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Re: using C++ STL containers in GCC/gfortran source code
- From: Pedro Alves <pedro at palves dot net>
- To: Jakub Jelinek <jakub at redhat dot com>, Janus Weil <janus at gcc dot gnu dot org>
- Cc: gcc mailing list <gcc at gcc dot gnu dot org>, gfortran <fortran at gcc dot gnu dot org>
- Date: Fri, 16 Dec 2016 18:52:03 +0000
- Subject: Re: using C++ STL containers in GCC/gfortran source code
- Authentication-results: sourceware.org; auth=none
- References: <CAKwh3qgUN=mTFPg6Ew6Yk9RXgS3CttE7O3cGMQRcLKNqUOjBng@mail.gmail.com> <CAKwh3qii7EFG4VECNOgqF6kXczvwK0jQbQyDcQTnwuzSdSCfRw@mail.gmail.com> <20161216180415.GZ21933@tucnak>
On 12/16/2016 06:04 PM, Jakub Jelinek wrote:
> On Fri, Dec 16, 2016 at 06:55:12PM +0100, Janus Weil wrote:
>> To get to more specific questions ...
>>> Basically the only STL construct used in the Fortran FE right now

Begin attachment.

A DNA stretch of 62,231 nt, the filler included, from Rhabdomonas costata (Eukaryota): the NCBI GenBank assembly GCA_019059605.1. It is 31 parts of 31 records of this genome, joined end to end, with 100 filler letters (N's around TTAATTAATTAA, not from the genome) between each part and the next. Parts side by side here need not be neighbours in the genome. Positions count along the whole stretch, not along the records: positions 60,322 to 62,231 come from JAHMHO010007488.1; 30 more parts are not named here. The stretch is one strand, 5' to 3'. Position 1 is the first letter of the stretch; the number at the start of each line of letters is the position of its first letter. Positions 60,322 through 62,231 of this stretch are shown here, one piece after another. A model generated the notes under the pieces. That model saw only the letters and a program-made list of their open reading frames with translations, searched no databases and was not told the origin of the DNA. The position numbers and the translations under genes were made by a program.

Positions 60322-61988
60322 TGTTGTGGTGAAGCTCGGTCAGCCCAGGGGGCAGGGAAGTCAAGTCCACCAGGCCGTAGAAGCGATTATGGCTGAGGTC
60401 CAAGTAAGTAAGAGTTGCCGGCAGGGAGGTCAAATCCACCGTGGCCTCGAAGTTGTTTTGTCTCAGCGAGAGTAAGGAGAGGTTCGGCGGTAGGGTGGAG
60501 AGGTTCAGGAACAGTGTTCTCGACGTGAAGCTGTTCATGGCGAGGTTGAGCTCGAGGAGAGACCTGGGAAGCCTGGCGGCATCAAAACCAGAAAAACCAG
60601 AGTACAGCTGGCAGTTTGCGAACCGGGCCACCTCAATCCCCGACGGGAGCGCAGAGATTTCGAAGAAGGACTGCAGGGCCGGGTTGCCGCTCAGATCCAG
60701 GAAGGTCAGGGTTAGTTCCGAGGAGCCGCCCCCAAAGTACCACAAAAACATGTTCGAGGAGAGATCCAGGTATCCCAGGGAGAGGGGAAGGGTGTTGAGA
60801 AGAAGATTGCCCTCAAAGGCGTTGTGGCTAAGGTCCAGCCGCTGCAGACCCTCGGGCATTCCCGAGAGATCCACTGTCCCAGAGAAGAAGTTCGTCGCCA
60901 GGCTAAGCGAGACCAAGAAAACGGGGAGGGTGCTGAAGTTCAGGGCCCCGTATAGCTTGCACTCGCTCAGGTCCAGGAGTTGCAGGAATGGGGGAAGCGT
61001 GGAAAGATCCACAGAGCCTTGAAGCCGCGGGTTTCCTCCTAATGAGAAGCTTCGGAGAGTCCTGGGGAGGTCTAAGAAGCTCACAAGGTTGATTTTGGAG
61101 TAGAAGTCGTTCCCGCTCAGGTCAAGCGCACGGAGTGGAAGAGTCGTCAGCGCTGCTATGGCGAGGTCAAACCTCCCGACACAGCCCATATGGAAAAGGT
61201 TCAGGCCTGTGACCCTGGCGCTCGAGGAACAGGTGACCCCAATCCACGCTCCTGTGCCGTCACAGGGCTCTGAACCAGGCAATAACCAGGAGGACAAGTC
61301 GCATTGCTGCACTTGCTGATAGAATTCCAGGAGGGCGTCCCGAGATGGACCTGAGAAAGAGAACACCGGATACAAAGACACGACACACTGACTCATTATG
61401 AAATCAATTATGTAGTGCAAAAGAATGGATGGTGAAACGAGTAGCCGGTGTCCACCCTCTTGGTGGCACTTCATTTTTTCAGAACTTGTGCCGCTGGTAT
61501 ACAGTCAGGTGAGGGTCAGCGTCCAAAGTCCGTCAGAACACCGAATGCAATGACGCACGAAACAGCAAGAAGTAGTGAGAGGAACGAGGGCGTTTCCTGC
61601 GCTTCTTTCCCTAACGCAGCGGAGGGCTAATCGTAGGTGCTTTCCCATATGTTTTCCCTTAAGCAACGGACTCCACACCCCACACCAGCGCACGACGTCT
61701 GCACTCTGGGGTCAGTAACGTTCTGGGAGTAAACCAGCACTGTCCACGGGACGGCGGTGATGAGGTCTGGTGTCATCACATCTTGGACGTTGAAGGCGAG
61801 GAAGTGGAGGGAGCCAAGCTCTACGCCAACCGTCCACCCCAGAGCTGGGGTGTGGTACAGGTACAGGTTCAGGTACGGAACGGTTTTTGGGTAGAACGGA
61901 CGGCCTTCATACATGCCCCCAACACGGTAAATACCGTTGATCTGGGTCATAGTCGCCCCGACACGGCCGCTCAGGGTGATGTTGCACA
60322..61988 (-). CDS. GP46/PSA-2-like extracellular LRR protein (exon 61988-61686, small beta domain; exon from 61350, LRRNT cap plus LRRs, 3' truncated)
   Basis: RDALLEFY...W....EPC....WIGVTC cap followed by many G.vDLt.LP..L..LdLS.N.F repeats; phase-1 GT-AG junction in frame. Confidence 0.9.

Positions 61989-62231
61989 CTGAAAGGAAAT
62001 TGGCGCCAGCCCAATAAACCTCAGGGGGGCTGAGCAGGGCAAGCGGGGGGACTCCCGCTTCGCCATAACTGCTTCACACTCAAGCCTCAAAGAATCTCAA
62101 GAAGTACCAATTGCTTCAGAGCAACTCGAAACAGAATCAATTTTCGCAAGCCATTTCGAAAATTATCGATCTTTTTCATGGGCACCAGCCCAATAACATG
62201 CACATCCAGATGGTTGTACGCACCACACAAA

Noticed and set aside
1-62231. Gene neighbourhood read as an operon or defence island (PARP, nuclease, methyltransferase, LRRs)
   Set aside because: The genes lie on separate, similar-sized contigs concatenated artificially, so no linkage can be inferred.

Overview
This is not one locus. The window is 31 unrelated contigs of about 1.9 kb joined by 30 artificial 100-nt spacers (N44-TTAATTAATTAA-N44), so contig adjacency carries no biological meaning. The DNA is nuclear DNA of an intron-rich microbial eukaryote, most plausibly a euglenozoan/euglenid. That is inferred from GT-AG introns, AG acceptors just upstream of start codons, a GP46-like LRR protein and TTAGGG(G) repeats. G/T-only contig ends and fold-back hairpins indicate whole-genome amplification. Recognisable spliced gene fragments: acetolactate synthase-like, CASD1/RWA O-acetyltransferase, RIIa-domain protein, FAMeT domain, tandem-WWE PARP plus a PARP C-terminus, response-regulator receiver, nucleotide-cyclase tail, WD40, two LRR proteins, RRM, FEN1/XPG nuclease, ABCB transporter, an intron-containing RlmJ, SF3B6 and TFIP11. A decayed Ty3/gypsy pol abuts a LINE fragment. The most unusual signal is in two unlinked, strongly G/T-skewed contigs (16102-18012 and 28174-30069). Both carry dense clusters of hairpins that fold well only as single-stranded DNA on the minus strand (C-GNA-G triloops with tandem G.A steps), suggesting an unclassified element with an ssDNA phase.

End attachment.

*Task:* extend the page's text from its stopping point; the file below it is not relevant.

>>> seems to be std::swap, and a single instance of std::map in
>> I see that fortran/trans-common.c has:
>> #define INCLUDE_MAP
>> and apparently there is also a INCLUDE_STRING macro. I guess if I want
>> to use std::string I don't #include <string>, but #define
>> INCLUDE_STRING, right? Why are those macros needed, exactly?
> They are needed because system.h poisons lots of things, including malloc
> etc. So including system headers after system.h is problematic.
IMO, GCC's poison (or a variant) should ignore system headers. There's
nothing one can do with those. It's _uses_ in one's code that generally
one wants to prevent with the poisoning.
> That said, using std::string for what you talk in the PR would make it
> impossible to translate it, if you build a sentence as:
> ss << "Argument " << something () << " and '" << something_else () << "'";
> then our framework can't deal with that, translating portions of a sentence
> is not going to be useful for many languages.
> Using *printf or similar formatting strings allows the translator to see
> the whole sentence with arguments, and e.g. when needed can swap
> some arguments using %4$s syntax etc.
The problem is not std::string here, but the stream operators.
And I agree.
GDB has a string_printf function that prints into a std::string, for
std::string hello = string_printf ("%s", "hello world");
That's a function that many C++ projects reinvent.